The independent news organization of Duke University

'Average' is a fool’s metric

more percent efficient

There’s always a split second before the water hits my skin where I wince and the thought flashes across my mind, “Why the f*** am I doing this?” Then, the freezing water washes over me and, with a shiver, I begin the post-workout, cold-shower ritual. Shampoo. Rinse. Soap. Escape. Drying off and glancing at my phone I see that it’s only 7:30 a.m. Not bad.

Self-made millionaires, entrepreneurs and goal-oriented individuals the world over all know the power of controlling their daily rituals. One CNBC piece examining nine millionaire businesspeople found that all woke up before 6 a.m. and each had cultivated powerful habits for making each day begin with the right tone. Meditation, exercise and goal-focus were common themes.

Still, I know that when I look at the kinds of things these people are doing, I find my internal monologue running something like this: “Yeah, that might work for them, but I have x, y and z reason for not being in the position to do that. I had a column to write and a midterm still to study for. That’s not even including any time spent socializing—cause I’ve got to have some social life.” I know I can’t be the only person thinking this, because otherwise everyone who heard these strategies for success would be waking up earlier and the gym would be a lot more crowded at 6:15 a.m. (when I usually arrive).

I think that one of the biggest reasons we fail at our goals is because we compare ourselves to the average instead of to the gold standard. The very institution of university encourages this by oftentimes grading on a curve (not to complain, I’ve had many a grade saved by the practice), a system whereby surpassing the average is rewarded. While striving to achieve better results than the mean is by no means a negative paradigm, when designing our lifestyles to optimize success and accomplishment the people we should be looking at are those who perform way beyond average. We need to dissect what they do different from the rest of the population in order to replicate their results. Top performers are where they are because they don’t do the same thing as everyone else, they do something (or a lot of things) differently.

The negative and self-defeating monologue I often hear in my mind when I consider the rituals of greatness (common refrains being: “You have special circumstances,” “But it’s just too hard,” and “Okay, I’ll start…but on Monday”) doesn’t just play for me. I know that others hear it as well. And this is my opportunity to stand up to that pessimistic voice and reason it down into submission.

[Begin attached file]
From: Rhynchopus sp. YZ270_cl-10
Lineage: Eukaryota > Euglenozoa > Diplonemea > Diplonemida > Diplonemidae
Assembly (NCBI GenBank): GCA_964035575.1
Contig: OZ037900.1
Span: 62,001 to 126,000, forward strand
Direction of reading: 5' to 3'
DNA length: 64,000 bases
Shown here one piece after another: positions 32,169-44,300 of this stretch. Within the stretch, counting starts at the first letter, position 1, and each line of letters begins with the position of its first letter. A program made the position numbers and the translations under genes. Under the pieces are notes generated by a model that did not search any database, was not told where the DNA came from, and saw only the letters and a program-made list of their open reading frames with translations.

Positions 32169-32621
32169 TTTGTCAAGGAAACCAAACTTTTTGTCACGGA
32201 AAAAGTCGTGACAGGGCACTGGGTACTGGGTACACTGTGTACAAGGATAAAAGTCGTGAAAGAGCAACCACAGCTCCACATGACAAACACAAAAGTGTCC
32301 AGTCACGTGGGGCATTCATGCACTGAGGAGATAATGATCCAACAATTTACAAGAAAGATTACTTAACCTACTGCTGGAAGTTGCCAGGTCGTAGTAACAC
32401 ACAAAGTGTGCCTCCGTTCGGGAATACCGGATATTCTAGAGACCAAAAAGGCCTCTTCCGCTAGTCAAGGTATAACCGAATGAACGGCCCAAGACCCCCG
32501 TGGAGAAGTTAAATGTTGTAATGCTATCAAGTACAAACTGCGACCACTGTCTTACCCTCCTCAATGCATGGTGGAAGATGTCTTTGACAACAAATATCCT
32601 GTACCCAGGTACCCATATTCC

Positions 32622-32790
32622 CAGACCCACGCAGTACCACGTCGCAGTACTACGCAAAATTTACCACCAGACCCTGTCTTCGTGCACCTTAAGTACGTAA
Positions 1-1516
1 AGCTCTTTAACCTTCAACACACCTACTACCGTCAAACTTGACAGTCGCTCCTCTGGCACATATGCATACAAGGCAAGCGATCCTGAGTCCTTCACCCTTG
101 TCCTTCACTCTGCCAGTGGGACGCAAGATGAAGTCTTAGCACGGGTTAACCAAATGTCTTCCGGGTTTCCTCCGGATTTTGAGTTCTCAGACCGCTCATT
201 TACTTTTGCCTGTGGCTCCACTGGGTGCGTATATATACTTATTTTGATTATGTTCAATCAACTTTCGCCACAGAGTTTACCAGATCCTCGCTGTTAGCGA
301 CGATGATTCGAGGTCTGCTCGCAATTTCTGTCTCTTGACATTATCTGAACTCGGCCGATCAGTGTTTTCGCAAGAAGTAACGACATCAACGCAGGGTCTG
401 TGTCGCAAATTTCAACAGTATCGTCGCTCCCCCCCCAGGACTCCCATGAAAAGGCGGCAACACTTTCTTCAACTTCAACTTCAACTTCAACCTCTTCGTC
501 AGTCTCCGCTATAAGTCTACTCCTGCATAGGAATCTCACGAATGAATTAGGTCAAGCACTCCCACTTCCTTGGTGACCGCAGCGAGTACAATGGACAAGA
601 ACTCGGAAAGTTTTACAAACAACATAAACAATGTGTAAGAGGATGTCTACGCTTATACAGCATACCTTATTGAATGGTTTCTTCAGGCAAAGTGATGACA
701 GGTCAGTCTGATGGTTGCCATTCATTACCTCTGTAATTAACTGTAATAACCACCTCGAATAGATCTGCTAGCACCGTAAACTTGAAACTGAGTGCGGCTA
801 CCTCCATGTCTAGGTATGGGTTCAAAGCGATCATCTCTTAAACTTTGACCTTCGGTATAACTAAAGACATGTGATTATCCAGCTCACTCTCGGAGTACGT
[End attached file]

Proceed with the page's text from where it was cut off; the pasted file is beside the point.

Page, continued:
There are measurable benefits to the rituals that the people at the top have chosen, otherwise they wouldn’t all be saying the same thing. For example, taking cold showers is a habit that is shared not only by professional athletes like LeBron James and Kobe Bryant but also by modern entrepreneurs such as Tai Lopez and ancient philosophers like Seneca. There are measurable positive effects of this habit: cold showers are known to boost mood and focus as well as stimulating weight loss, refreshing your skin and hair, and improving circulation and immune system responses. Even more, though, there are non-measurable profits. Tai Lopez has described the improvements in courage and willpower that are associated with forcing yourself to shock your body with the cold water and the Stoic Seneca attributed much of his mental fortitude to his daily plunge into the cold river. Waking up earlier and devoting time to exercise (two of the more common habits among well-known success stories) don’t just give you more time or a better body, but develop discipline and mental toughness.

Let’s not forget, there is another benefit of doing things that you never would’ve imagined you could. (And I’m sure that there are many people who never thought they’d be capable of waking up earlier, taking cold showers or developing a habit of daily meditation.) It makes you feel like a badass. Coming out from under the freezing water, I imagine that I’m some sort of Viking or Spartan warrior washing off the sweat and grime of a victorious battle. Rolling out of bed at 5 a.m., I feel like I own the world while everyone else is still in hibernation. Feeling awesome and confident in this way is important, more important than many of us realize. It boosts happiness, powers motivation and gives you something to get out of bed to in the morning. Instead of looking forward to (or dreading) your first class, you get to anticipate the post-ritual feeling of badassery. And this self-esteem boost isn’t driven by outside sources (unlike things like grades, compliments or other external factors) but rather by the internal satisfaction of doing something you think is awesome.

You don’t have to reverse-engineer the rituals of the world’s millionaires to find daily habits that make you feel like a superhero, but if you compare yourself to average and keep doing what average people do, you’re never going to achieve the full, untapped potential inside of you.

Jack Dolinar is a Trinity sophomore. His column, “more percent efficient,” runs on alternate Fridays. 

Comments